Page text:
Virtual Private Networks (VPNs)

A Virtual Private Network or VPN for short is a way of extending a private network across a public network such as the internet using software to establish a virtual point-to-point connection over existing networks including the internet.

VPNs use tunnelling protocols to tunnel traffic using encryption across public networks in order to securely connect private computers and networks together. The aim is to be more secure but not anonymous. You can still be tracked via tracking cookies, device fingerprinting and user profiling among other techniques. The use of an 'encrypted tunnel' over a public network prevents network sniffers and packet inspection tools from intercepting your traffic and being able to read it, or even to alter it by employing message integrity detection, therefore ensuring confidentiality.

Before a VPN connection is established authentication must take place using either username and password or by secure key-exchange, or Multi-Factor Authentication (MFA) employing possibly biometrics. Once authentication is complete the VPN connection can be established.

Security is provided by both the VPN software and tunnelling protocol in use. Popular protocols employed by VPNs include: IPSec (Internet Protocol Security), L2TP (Layer 2 Tunnelling Protocol), DTLS (Datagram Transport Layer Security), MPPE (Microsoft Point-to-Point Encryption) and SSTP (Secure Socket Tunnelling Protocol).

For example the popular Open-source VPN software OpenVPN makes use of the OpenSSL library that employs the TLS protocol.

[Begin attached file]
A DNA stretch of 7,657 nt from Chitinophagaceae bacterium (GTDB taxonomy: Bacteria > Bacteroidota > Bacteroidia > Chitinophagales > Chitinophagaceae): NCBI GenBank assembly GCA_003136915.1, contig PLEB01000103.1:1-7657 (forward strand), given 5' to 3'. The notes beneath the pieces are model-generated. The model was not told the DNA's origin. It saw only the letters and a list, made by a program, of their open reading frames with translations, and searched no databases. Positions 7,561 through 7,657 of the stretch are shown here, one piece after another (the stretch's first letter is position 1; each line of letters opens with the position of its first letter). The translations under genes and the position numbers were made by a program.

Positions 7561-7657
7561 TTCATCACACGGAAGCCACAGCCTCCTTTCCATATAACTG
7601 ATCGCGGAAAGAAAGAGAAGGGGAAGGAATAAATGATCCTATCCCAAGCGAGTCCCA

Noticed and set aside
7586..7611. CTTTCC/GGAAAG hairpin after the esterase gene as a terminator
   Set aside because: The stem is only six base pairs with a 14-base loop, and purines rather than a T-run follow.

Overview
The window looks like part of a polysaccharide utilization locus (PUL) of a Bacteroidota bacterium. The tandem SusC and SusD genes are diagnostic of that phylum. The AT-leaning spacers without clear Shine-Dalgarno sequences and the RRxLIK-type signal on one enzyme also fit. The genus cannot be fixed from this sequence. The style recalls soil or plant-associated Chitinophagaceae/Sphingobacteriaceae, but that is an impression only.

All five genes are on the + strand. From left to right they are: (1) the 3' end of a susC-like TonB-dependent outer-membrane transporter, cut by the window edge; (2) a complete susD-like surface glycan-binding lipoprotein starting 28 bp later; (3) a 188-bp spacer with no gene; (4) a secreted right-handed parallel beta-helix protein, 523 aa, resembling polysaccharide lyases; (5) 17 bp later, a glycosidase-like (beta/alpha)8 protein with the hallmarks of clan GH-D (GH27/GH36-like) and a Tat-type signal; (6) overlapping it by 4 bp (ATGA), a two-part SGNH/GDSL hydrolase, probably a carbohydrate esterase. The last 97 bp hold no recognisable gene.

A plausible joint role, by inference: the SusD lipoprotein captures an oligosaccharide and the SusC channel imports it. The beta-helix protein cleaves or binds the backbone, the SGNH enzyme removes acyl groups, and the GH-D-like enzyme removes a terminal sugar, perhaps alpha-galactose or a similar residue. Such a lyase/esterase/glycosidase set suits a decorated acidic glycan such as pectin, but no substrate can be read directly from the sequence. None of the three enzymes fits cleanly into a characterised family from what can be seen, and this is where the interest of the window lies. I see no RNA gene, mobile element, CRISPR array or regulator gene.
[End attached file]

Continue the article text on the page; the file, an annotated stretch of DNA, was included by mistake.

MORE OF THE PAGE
There are various types of VPN ranging from Remote Access VPNs used by remote workers connecting to a private networks such as an employer’s intranet; Site-to-Site VPNs used to connect geographically-remote offices to each other such as a remote branch to HQ; and Extranet Site-to-Site VPNs used to connect (and control the connections) of third-party networks such as those of partners, vendors and suppliers to the internal network of a business partner.

VPNs can be self-hosted meaning you install the software on your own computer or network and control how and when it is used, or they can be hosted by a service provider. With the former you fully control the VPN but with the latter you have no control over how the VPN is run and you have to trust the policies and employees of the service and trust that they are managing your connection as expected and that they are keeping it secure and not logging anything that you do not wish to be logged.

VPN service providers are useful to get around geo-restrictions or censorship controls but they do not provide anonymity or total security and are prone to the hacking techniques and vulnerabilities that all types of VPN are prone to such as authentication attacks, command injection, directory traversal and arbitrary file reads, buffer overflows and remote code execution exploits. To mitigate these risks as much as possible keep your self-hosted VPN software patched and monitor CVE reports for new exploits against any VPN software employed by any VPN service provider you may use.

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Last updated: 22nd April 2022

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